Any recollection of plates or links before 1969 in your memory?
mellpat

Big Wall climber
Sweden
Nov 25, 2012 - 01:41pm PT
Steve:
Click at "Mosaics" to the left in the link I gave and the patent drawings show up. The Sticht belay plate was the original belay plate and there was nothing of the kind before. I still have my plate as shown in fig.2 (single hole) but cannot find it right now.

edit: The variants with a spring to hold the plate away from the carabiner came later (also from Salewa) but weren't patented.
rgold

Trad climber
Poughkeepsie, NY
Nov 25, 2012 - 01:46pm PT
It's impossible to imagine Dulfer or anyone else could have used the Garda hitch for belaying the leader---it only allows the belayer to take rope in, not feed it out. For the second maybe, although lowering would not be possible.

Although I haven't done any measurements, I have long experience rappelling with carabiner brakes and, much later, with modern tube-style devices and would say, on balance, that you could get as much and possibly more friction from the carabiner brake, especially remembering that the ropes at that time were 11mm. That said, no one I knew ever used them for belaying the leader because of the difficulty of paying out slack.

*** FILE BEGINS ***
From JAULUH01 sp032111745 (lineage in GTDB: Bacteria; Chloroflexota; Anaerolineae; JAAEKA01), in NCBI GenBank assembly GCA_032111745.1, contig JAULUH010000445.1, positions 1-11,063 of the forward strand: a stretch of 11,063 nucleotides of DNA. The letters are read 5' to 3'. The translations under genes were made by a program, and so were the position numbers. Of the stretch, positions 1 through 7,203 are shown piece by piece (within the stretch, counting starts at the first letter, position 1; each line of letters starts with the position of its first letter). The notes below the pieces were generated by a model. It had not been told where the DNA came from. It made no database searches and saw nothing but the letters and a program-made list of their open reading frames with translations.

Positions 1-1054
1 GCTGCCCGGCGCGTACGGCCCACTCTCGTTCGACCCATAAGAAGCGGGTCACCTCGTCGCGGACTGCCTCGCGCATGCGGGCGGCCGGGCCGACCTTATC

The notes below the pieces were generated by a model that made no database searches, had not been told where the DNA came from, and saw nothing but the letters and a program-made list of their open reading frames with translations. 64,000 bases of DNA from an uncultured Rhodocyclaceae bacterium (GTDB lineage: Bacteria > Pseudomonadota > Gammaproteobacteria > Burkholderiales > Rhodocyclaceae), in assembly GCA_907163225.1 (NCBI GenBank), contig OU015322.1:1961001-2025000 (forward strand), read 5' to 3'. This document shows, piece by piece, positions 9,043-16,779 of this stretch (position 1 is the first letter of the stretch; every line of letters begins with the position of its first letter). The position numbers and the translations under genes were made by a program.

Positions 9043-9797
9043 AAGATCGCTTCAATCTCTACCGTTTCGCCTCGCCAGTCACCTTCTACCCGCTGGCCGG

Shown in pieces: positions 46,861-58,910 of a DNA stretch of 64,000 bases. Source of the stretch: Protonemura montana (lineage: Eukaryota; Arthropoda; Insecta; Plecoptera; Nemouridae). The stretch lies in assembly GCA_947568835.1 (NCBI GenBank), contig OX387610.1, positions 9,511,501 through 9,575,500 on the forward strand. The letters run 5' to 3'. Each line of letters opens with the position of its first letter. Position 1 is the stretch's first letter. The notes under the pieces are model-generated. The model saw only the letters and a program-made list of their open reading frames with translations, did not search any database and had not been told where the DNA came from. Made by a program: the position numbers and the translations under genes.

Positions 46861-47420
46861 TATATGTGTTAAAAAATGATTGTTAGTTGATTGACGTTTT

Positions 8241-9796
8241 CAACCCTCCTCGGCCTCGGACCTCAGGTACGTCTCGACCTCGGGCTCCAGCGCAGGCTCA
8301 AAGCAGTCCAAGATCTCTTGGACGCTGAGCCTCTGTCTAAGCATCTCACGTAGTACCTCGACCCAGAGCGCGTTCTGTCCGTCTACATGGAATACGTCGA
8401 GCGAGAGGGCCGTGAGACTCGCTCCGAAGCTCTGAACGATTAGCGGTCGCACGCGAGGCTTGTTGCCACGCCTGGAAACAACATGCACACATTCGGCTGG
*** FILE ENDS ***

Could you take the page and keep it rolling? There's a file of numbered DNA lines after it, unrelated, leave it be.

My first Sticht plate was just a rectangle with a slot and no spring. It now resides in Rock and Snow's little museum. I think the spring came later, and the patent document linked upthread seems to confirm that.
klk

Trad climber
cali
Nov 25, 2012 - 01:53pm PT


this guy links the sticht invention to use of chain link on snub ropes in sailing:

Developed from a chain link used by old sailors as a snubber to a simple plate with slots by Fritz Sticht

http://www.climbargolis.com/Glue-inBoltDesign.htm


again, aside from rescue situations, it's tough to imagine a belay plate having any appeal until after the development and popularization of the hip belay. you weren't going to use a sticht plate with a shoulder belay which was the dominant belay in the Alps in Dulfer's age and well after.
Bruce Kay

Gym climber
BC
Nov 25, 2012 - 01:55pm PT
What about the "psychological belay"?

Bloody good question as it likely happens way more than we like to admit. Given enough force, an ATC will fail. I don't know the stats but with anything over a factor 1 force I'd not be so 100 % confident in my ability to stop a fall just belaying off your harness. I've been on the dummy end of a factor 1.3 or so and it didn't take much to drive my belayer up into the belay rigging and for the rope to burn through his hands and drive his fingers into the ATC. I'm just glad he had a half assed pain tolerance which stopped me from going all the way to the ground!